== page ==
The reality is that you will probably fall somewhere in the middle. And with a little strategy and effort, there is every chance you could retire at 50 (or earlier!).
The good thing about retirement strategy is that it hasn’t really changed. What worked 20 years ago will still work today. The advantage is that we now live in a world of infinite opportunity – new companies to invest in, technology to work anywhere and make more money and a competitive savings market with a huge number of different ways to invest your money.
Ready to cut 20-odd years off your working career? Here we go…
- Invest wisely. Savings for your retirement fund are precious. You may invest in some high risk/high reward stocks and shares with a portion of your savings, but retirement savings should be invested in steady, proven stock which has a modest return. Remember, you’re in this for the long term and you want an investment portfolio that is consisent and constant – especially if you want it to provide additional income throughout your retirement.
- Multiply your income streams. My primary strategy for an early retirement is a diverse stream of income. I invest in ISA’s (the UK equivalent of a Roth IRA), I freelance in the evenings and at weekends, I build small and profitable websites and I even experiment with creating products like Kindle books to sell online. The result is a modest $2-3,000 a month in additional income which not only is invested into a retirement fund – it will also continue to pay me for many years.
- Downsize your home. For many people, the mortgage is the biggest monthly expense they have. If you could happily thrive in a smaller home, consider downsizing and use the savings to significantly boost your 401k and/or IRA. Alternatively, you can remortgage your current home — a mortgage reduction of as little as 1% could save you $1,000 a year which can be invested for your early career exit!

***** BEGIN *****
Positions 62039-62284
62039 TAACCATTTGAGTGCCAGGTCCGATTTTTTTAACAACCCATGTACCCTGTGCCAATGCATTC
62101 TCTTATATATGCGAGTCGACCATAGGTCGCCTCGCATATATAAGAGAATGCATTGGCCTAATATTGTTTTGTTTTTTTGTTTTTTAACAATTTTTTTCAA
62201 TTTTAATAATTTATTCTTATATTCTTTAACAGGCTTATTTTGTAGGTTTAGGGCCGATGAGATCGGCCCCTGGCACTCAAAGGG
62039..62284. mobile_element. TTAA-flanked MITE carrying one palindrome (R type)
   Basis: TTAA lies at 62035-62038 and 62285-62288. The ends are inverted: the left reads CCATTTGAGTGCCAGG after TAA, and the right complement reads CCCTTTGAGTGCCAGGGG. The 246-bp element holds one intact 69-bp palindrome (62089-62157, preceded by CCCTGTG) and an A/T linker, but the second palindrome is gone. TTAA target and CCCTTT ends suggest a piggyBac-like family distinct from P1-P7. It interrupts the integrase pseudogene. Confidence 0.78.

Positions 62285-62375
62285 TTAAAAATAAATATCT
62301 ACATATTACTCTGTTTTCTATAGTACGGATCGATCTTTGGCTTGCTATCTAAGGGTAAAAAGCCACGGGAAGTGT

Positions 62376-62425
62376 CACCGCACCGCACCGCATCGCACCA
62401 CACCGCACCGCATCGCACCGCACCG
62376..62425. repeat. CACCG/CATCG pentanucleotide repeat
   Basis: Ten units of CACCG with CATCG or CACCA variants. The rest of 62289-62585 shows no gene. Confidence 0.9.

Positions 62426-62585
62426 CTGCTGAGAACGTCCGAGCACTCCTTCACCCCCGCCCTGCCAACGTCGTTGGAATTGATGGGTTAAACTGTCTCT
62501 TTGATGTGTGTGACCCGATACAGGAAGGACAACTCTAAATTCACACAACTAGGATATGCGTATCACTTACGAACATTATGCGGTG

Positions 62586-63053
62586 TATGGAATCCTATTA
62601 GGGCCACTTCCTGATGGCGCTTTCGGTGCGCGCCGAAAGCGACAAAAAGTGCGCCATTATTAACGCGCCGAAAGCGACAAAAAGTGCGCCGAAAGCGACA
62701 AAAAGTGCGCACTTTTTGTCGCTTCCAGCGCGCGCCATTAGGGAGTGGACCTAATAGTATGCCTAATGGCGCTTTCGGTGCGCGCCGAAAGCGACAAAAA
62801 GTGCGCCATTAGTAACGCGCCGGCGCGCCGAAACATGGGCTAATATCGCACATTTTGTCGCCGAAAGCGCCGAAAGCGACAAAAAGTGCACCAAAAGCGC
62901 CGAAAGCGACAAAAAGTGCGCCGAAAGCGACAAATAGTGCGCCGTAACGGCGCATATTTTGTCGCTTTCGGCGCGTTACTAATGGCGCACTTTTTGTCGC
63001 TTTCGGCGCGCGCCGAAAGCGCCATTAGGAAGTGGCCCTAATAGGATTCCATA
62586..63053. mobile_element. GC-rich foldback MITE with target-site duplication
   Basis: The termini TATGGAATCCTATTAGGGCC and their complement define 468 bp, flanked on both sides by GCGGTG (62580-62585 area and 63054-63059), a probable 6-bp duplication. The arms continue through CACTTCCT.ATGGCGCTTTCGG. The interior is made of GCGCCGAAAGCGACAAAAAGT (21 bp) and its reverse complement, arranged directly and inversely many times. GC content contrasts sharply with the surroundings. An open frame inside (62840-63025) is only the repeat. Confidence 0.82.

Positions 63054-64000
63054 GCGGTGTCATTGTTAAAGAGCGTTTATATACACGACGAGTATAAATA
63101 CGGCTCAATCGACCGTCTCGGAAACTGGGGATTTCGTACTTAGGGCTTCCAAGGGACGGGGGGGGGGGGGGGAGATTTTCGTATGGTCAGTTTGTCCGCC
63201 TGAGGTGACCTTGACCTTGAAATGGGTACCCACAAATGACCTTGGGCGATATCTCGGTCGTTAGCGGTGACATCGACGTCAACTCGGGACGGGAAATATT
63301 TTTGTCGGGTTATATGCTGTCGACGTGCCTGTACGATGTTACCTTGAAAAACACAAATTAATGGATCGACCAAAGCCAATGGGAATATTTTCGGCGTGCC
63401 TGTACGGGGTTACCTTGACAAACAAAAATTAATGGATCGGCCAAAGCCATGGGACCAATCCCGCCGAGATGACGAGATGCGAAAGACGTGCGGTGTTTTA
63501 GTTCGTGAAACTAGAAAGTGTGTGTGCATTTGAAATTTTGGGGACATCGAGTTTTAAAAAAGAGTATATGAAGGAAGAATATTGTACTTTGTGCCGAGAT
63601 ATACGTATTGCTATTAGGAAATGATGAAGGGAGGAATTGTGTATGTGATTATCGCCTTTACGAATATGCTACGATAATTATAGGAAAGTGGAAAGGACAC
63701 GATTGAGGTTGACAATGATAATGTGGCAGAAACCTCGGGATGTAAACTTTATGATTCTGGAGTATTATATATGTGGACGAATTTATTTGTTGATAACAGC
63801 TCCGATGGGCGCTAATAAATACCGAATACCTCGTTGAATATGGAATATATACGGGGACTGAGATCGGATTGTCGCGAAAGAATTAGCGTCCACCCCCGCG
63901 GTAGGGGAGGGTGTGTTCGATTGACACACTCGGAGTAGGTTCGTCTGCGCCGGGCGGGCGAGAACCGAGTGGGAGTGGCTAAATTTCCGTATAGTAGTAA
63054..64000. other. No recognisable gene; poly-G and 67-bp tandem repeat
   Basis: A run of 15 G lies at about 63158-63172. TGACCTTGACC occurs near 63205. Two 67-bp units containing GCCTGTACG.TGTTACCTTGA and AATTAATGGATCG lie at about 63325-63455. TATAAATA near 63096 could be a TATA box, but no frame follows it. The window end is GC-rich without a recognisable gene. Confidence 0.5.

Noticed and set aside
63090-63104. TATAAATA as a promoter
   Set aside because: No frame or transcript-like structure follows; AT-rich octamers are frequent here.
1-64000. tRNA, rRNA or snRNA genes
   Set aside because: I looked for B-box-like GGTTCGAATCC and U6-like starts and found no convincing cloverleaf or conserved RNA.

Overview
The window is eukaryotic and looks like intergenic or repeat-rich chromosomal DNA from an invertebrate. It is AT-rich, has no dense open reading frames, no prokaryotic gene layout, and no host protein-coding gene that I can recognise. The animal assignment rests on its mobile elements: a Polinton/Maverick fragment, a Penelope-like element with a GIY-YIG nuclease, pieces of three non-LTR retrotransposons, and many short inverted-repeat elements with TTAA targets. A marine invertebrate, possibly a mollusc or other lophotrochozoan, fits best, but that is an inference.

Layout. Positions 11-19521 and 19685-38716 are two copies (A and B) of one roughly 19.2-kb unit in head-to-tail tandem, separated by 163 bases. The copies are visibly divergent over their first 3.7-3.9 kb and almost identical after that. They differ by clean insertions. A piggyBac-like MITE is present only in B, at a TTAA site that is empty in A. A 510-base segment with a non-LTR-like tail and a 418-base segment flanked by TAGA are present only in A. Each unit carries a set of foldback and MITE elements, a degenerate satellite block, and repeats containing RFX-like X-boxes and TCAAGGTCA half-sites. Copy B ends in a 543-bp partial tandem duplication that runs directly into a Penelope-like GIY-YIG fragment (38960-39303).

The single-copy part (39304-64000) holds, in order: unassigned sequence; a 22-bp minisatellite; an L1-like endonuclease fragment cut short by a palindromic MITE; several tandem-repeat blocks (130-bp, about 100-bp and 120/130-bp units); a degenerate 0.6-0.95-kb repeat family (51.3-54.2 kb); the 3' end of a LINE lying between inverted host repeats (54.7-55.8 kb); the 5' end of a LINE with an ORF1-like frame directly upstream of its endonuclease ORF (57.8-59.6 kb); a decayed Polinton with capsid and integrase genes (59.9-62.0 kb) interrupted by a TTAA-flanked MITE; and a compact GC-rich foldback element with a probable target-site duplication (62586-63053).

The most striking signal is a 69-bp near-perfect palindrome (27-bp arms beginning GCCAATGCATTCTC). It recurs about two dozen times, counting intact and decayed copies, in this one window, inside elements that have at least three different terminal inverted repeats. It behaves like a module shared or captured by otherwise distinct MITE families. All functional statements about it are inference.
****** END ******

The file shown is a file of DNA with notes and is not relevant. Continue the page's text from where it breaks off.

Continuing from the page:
- Get help to manage your funds. All mutual funds offer investment advice on which funds to put your money into. Just be careful not to take their word as gospel and research on your own. You might also want to get expert advice on which funds from your 401k lineup to invest in. While I like to think of myself as a Jack of all trades, I’ve found that getting help from somebody who has already done what you want to do will multiply your chances of success!
- Review your portfolio. Buying and holding stock can be a good strategy, but you have to actively review and monitor the performance to get the best out of them. Ignoring your stock and assuming “they’ll get a return eventually” is a recipe for disaster. Without a review, you won’t know whether your retirement fund would be better off if you invested elsewhere. I would recommend a quarterly review, but I personally keep an eye on my stocks on an almost daily basis. (I’m a bit obsessed with Google Finance!)
What strategies have you adopted to improve your retirement fund? I’m always curious to learn how others plan their portfolio so that I can improve my returns and earn more money too.
P.S. Take my words with a pinch of salt. I’m a novice investor, so this is not financial advice! All I know is that my retirement fund is increasing. How is yours doing?